Ethics in Practice: Tell Potential Client of Staff Change? Case and Analysis
How did you do assessing whether the CEO in this week’s case (25 June) needed to share about the staff change with the potential client? Analysis is posted below.
It is not unusual for people to leave a firm and pursue other opportunities. But if that person happens to be a key person on a team who was helping pursue a new client, do you have to tell the potential client? Read on and then join the conversation to let us know what you think the CEO should do and what CFA Institute Standard of Professional Conduct applies.
Andersen is the President and CEO of an asset management firm. Andersen and other senior investment managers of his firm make an in-person pitch to manage the investments of a large pension plan. In response to a request from the pension plan, Andersen lists the key personnel that would be involved in offering these services. But while awaiting for the outcome of the evaluation, one of the key personnel that Andersen identified and who was part of making the in-person presentation to the plan leaves the firm. Andersen should
- Hire a competent replacement for the person who left and then inform the pension plan of the change.
- Wait to determine whether the firm wins the business of the pension plan before informing them of the change in staff.
- Immediately inform the pension plan that one of the key personnel has left the firm.
- Do nothing because the pension plan is hiring the asset management firm not an individual.
This case relates to CFA Institute Standard I(C): Misrepresentation, which prohibits any knowing misrepresentation relating to professional activities. In this situation, after making the pitch for the investment management business of the pension fund, there is turnover in Andersen’s investment management staff. Andersen has identified the person leaving as a key employee and as a member of the team that made the initial presentation to the pension plan. From Andersen’s perspective, he surely has confidence in the abilities of the firm as a whole and will likely replace the person leaving with a competent professional with similar experience and talents so that there is a seamless transition in services to clients.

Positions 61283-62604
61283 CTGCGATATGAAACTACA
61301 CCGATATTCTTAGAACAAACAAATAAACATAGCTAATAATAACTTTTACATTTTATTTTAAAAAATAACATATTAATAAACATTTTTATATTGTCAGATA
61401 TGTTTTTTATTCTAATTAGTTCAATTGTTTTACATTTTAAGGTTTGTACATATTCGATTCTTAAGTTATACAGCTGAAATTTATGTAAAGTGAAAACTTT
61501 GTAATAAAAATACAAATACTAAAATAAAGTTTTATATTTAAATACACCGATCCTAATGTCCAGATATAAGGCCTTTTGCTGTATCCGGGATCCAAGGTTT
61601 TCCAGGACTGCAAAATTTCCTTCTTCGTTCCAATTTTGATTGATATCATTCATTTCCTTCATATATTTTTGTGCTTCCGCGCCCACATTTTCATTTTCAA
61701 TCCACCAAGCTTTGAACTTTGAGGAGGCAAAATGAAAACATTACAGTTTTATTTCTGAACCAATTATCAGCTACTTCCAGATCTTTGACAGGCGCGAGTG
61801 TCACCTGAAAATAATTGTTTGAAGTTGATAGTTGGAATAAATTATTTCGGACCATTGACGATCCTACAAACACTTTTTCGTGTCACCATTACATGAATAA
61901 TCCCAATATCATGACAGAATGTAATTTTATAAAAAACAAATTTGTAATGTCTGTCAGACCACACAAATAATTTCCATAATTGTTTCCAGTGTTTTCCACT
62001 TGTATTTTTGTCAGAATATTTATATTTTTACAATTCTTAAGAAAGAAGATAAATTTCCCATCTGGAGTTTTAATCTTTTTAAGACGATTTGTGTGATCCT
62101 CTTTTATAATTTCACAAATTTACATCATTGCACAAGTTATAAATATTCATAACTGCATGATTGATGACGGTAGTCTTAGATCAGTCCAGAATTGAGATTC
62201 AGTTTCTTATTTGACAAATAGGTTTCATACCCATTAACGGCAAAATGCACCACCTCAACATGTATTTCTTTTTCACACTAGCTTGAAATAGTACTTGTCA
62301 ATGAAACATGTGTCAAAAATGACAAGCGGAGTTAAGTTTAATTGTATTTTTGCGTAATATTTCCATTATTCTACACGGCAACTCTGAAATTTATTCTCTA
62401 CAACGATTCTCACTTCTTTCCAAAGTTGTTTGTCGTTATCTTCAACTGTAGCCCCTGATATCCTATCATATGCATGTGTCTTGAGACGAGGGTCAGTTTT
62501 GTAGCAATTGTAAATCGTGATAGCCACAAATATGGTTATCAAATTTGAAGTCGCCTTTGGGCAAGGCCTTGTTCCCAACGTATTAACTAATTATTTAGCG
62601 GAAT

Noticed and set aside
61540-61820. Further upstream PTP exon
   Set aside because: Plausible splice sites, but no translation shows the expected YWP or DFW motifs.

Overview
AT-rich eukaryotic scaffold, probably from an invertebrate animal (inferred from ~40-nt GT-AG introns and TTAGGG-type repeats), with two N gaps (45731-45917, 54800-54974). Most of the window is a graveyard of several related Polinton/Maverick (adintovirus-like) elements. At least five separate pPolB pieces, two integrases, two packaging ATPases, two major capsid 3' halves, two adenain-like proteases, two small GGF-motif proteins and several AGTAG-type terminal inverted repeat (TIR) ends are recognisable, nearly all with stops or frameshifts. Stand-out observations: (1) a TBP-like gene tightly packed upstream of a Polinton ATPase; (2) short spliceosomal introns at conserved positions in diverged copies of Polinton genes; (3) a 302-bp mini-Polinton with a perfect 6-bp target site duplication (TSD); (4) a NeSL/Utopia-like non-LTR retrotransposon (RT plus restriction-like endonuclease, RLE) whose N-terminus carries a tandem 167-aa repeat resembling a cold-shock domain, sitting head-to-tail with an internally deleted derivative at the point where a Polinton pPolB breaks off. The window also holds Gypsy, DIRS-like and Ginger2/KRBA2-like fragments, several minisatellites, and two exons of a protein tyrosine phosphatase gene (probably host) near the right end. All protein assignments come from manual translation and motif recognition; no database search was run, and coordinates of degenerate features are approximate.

Nevertheless, the pension plan is clearly concerned about the particular personnel involved in managing its assets because they asked for that information, which makes C the best response. If this was a junior employee, a staff member who had limited effect on the investment decision-making process, or someone who was not listed as a key employee or who was not part of the team making the presentation, then Andersen may not have to provide an update to the pension plan. But given the circumstances outlined in the case, Anderson must tell the pension plan about the departure of a key staff member to avoid a misrepresentation. Waiting until the replacement is found or until the pension plan makes a hiring decision is too late.
This case was submitted to CFA Institute by an “Ethics in Practice” participant.
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More About the Ethics in Practice Series
Just as you need to practice to become proficient at playing a musical instrument, public speaking, or playing a sport, practicing assessing and analyzing situations and making ethical decisions develops your ethical decision-making skills. The Ethics in Practice series gives you an opportunity to “exercise” your ethical decision-making skills. Each week, we post a short vignette, drawn from real-world circumstances, regulatory cases, and CFA Institute Professional Conduct investigations, along with possible responses/actions. We then encourage you to assess the case using the CFA Institute Ethical Decision-Making Framework and through the lens of the CFA Institute Code of Ethics and Standards of Professional Conduct. Then join the conversation and let us know which of the choices you believe is the right one and explain why. Later in the week, we will post an analysis of the case and you can see how your response compares.
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